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The use of AOPs in risk assessment: Development of biomarker based on a read across use case on VPA analogues in the Detective project

: Stöber, Werner; Steger-Hartmann, Thomas; Myatt, Glenn J.; Richarz, Andrea; Hengstler, Jan; Escher, Sylvia E.


Toxicology letters 238 (2015), No.2, Supplement, pp.S56-S57, Abstract P01-005
ISSN: 0378-4274
ISSN: 1879-3169
European Societies of Toxicology (EUROTOX Congress) <51, 2015, Porto>
Fraunhofer ITEM ()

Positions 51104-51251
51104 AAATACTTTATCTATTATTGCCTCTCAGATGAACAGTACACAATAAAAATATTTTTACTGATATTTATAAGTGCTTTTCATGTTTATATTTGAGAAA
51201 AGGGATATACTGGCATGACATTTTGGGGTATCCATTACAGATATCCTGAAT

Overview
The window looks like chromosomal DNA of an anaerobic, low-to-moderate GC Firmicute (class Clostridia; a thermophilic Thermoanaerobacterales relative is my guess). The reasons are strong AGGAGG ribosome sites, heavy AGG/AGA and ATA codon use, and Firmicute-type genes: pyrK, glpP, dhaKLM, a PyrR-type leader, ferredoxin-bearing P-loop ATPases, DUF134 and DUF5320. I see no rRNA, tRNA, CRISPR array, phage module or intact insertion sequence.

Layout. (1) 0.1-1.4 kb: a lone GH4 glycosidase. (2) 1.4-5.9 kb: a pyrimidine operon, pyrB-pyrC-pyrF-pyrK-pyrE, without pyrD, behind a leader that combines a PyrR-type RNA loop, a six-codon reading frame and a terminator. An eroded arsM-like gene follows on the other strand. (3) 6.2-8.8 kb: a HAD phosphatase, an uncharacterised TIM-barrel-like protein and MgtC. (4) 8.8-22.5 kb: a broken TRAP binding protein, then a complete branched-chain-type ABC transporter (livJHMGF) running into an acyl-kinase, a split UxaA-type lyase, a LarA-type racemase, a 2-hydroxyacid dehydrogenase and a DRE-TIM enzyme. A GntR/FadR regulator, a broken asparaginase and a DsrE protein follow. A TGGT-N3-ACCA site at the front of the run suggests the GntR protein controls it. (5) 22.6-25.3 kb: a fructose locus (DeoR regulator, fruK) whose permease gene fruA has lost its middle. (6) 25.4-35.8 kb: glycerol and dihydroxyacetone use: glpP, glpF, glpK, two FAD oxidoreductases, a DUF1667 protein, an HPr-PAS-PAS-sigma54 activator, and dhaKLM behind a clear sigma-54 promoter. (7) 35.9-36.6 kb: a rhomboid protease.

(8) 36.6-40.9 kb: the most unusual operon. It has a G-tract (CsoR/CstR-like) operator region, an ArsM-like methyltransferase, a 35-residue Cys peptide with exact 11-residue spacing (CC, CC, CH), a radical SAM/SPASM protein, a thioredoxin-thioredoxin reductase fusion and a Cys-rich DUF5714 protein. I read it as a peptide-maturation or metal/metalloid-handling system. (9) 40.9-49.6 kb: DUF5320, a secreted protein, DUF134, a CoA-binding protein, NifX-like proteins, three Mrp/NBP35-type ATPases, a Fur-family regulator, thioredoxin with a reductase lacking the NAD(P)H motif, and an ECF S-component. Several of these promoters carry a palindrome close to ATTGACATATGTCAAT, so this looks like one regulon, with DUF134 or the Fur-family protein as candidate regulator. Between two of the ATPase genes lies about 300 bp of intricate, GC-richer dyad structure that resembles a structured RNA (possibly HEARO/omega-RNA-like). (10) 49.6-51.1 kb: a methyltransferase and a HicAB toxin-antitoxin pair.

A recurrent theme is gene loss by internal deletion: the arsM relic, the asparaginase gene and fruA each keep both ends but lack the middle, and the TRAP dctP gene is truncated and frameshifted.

Human safety evaluation in chemical risk assessment is currently mainly based on in vivo data i.e. repeated dose (RDT) studies. Along with the restriction of animal testing, e.g. for cosmetics, there is an increasing need to advance the integration of animal free alternative methods eventually reduce or replace animal testing. Aims of the FP7 project DETECTIVE are to gain mechanistic knowledge, define adverse outcome pathways and identify biomarkers of toxicity. Before use for safety assessment, the identified biomarkers reflecting key and/or intermediate events of a given AOP still have to be validated. We here describe the use of a read across case study to contribute to this validation. The biomarkers were identified using transcriptomics data from the TG-Gates database. In this database valproic acid (VPA) was one of the most potent inducers of changes in genes involved in lipid and energy metabolism. Further a causal relationship could be drawn to apical findings in RDT studies with oral exposure, in which VPA induced histopathological alterations such as lipidosis, fatty degeneration or vacuolization of hepatocytes. To test the afore mentioned genes involved in lipid and energy metabolism as possible biomarkers of VPA-like hepatotoxicity, 10 structurally similar compounds to VPA consisting of branched and unbranched carboxylic acids were identified for which RDT studies were available. The databases RepDose, IMI eTOX, ECHA CHEM, Cosmos, Lead scope and Nedo were searched as well as peer reviewed publications. Four VPA analogues induced alterations such as fatty degeneration in the in vivo studies and were therefore classified as ‘in vivo positive’. Five compounds did not cause any adverse effects in the livers of rats up to the highest tested doses and were classified as ‘in vivo negative’. One compound was defined as ‘borderline’, because it showed equivocal evidence of deregulated lipid metabolism. The present poster shows the result of the biomarker testing by quantitative RT-PCRforVPAandthe10read across compounds. Different cell types were studied in vitro; primary human/rat hepatocytes and HepG2 cells. A concept, how to integrate the resulting biomarker data qualitatively in the context of a read across approach and/or quantitatively into risk assessment will be discussed.